Nan needs knowledge: Hi my name is Nan and I go to einstien middle school and I need a expert for science and were doing a project and I’am doing lipgloss and I need to go know if they have bacteria in them and which type of lipgloss melts faster? and I hope you can reply back! Thanks!
Hi Nan! I love to get science questions from students. I always wish I had gotten to do science experiments on beauty products when I was in school.
First, you should read the post that the brainy Right Brain wrote about how lip gloss works. That explains the different kinds of ingredients in lip gloss. If you click on the links in that post you’ll find ingredient lists for a bunch of lip glosses like Bonnie Bell, Revlon, and Philosophy. And you’ll see they contain chemicals with names like methylparaben and propylparaben. These are preservatives that stop bacteria and mold from growing in cosmetic products. So to answer the first part of your question, no, lip glosses and other cosmetics do not normally contain bacteria. (There are exceptions. Like the time in the school locker room when I got mad at Trixie Yeagle and spit in her shampoo when she wasn’t looking. But that’s a story for another time…)
The second part of your question is a tricker. If you want to know which lip gloss melts the fastest you’ll have to get a few different kinds of lip gloss for a little experiment. The liquid-gel type lip glosses melt at very low temperatures (you could even say they’re already melted.) So you’ll want to get some of the waxy kinds that are sold in little pots or the stick types melt at much higher temperatures.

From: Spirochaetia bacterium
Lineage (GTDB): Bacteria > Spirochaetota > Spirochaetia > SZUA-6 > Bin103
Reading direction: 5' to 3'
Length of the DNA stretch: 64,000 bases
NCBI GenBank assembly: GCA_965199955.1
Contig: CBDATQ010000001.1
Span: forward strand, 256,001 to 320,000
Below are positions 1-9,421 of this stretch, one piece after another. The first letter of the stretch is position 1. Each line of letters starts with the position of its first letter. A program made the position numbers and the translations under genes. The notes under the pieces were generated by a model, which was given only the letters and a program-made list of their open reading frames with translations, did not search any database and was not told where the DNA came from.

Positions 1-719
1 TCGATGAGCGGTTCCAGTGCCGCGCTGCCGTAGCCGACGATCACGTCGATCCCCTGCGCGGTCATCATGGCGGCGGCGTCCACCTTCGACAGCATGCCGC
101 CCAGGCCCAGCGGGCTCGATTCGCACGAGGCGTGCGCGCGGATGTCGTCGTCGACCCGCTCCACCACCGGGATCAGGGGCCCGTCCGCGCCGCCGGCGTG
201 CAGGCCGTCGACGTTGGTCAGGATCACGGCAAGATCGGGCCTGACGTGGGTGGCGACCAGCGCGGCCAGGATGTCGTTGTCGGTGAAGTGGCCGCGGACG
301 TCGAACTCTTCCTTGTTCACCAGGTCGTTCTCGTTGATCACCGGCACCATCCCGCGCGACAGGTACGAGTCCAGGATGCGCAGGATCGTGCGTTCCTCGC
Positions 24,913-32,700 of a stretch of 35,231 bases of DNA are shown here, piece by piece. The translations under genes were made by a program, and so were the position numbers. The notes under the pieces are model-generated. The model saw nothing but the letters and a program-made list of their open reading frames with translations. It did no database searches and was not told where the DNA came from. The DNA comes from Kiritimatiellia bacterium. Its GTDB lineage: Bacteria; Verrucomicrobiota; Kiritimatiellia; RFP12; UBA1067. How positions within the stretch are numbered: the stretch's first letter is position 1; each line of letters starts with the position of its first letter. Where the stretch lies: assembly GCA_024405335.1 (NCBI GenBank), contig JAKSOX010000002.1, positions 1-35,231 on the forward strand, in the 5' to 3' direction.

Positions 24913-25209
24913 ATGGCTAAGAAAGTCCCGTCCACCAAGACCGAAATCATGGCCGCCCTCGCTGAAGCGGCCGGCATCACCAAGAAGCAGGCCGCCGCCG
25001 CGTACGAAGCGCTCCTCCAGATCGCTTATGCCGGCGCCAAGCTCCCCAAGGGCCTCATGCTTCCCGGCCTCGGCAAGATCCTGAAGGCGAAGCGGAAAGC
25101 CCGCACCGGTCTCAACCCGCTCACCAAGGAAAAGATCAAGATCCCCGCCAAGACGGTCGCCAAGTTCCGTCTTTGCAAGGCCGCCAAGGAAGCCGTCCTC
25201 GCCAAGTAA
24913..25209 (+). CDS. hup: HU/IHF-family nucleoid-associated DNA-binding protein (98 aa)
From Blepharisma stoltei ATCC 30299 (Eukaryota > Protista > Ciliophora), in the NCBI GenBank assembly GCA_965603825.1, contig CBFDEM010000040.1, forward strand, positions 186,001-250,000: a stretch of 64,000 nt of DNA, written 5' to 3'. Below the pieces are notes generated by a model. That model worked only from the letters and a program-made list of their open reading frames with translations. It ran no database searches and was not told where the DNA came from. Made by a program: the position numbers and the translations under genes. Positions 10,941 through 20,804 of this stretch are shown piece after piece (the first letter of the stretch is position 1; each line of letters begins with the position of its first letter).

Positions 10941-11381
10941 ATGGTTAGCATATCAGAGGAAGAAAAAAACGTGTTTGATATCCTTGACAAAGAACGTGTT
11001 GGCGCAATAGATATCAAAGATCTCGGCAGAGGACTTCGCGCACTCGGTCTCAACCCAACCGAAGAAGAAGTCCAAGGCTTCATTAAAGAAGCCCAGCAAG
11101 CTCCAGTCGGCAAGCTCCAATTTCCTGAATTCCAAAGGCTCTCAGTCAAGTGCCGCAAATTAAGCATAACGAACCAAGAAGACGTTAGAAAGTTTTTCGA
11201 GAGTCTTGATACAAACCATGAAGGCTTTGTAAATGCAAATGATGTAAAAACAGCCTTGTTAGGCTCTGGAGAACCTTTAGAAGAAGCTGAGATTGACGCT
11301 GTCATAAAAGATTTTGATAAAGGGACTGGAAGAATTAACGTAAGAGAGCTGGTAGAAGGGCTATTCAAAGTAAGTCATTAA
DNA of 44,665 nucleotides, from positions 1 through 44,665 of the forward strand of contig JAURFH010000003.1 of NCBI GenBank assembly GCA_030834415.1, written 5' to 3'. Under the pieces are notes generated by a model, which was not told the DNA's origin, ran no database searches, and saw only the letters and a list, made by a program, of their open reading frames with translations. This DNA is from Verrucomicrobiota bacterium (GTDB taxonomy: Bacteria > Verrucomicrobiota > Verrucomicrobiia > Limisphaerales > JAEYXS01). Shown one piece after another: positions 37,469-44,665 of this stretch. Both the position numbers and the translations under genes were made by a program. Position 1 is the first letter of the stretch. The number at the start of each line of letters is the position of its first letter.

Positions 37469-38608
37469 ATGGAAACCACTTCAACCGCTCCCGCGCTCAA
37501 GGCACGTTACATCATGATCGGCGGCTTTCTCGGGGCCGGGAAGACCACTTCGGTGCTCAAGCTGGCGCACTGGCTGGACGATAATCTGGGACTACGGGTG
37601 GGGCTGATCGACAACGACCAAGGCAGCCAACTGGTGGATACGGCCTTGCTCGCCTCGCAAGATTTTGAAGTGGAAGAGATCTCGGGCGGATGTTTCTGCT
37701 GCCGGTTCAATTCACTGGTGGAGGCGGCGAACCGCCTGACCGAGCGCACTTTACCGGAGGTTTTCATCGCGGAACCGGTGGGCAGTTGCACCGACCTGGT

If you have a science lab at your school you can work with your teacher to heat the lip glosses and use a thermometer to measure their melting temperatures. But if you don’t have a lab, you can have your parents help you experiment at home. You could try dropping small amounts of lip gloss in hot water and watching how fast they melt. (Remember though, that if you do this in water you’re probably really measuring how fast they dissolve, not melt.) Maybe a better way would be to put a little dab of each gloss in a frying pan or skillet, turn the heat on VERY LOW and watch to see which one melts the fastest. Be VERY careful you don’t burn them! Just make sure you have a parent to help so you don’t set the kitchen on fire!
The Beauty Brains bottom line
Kitchen science can be fun, as long as you play it safe and ask your parents first. So, good luck! I hope these ideas are helpful for your science project. Please write back and let us know how it turns out.
What do YOU think? Does anyone else in the Beauty Brains community have any other ideas on how Nan could melt lip glosses at home?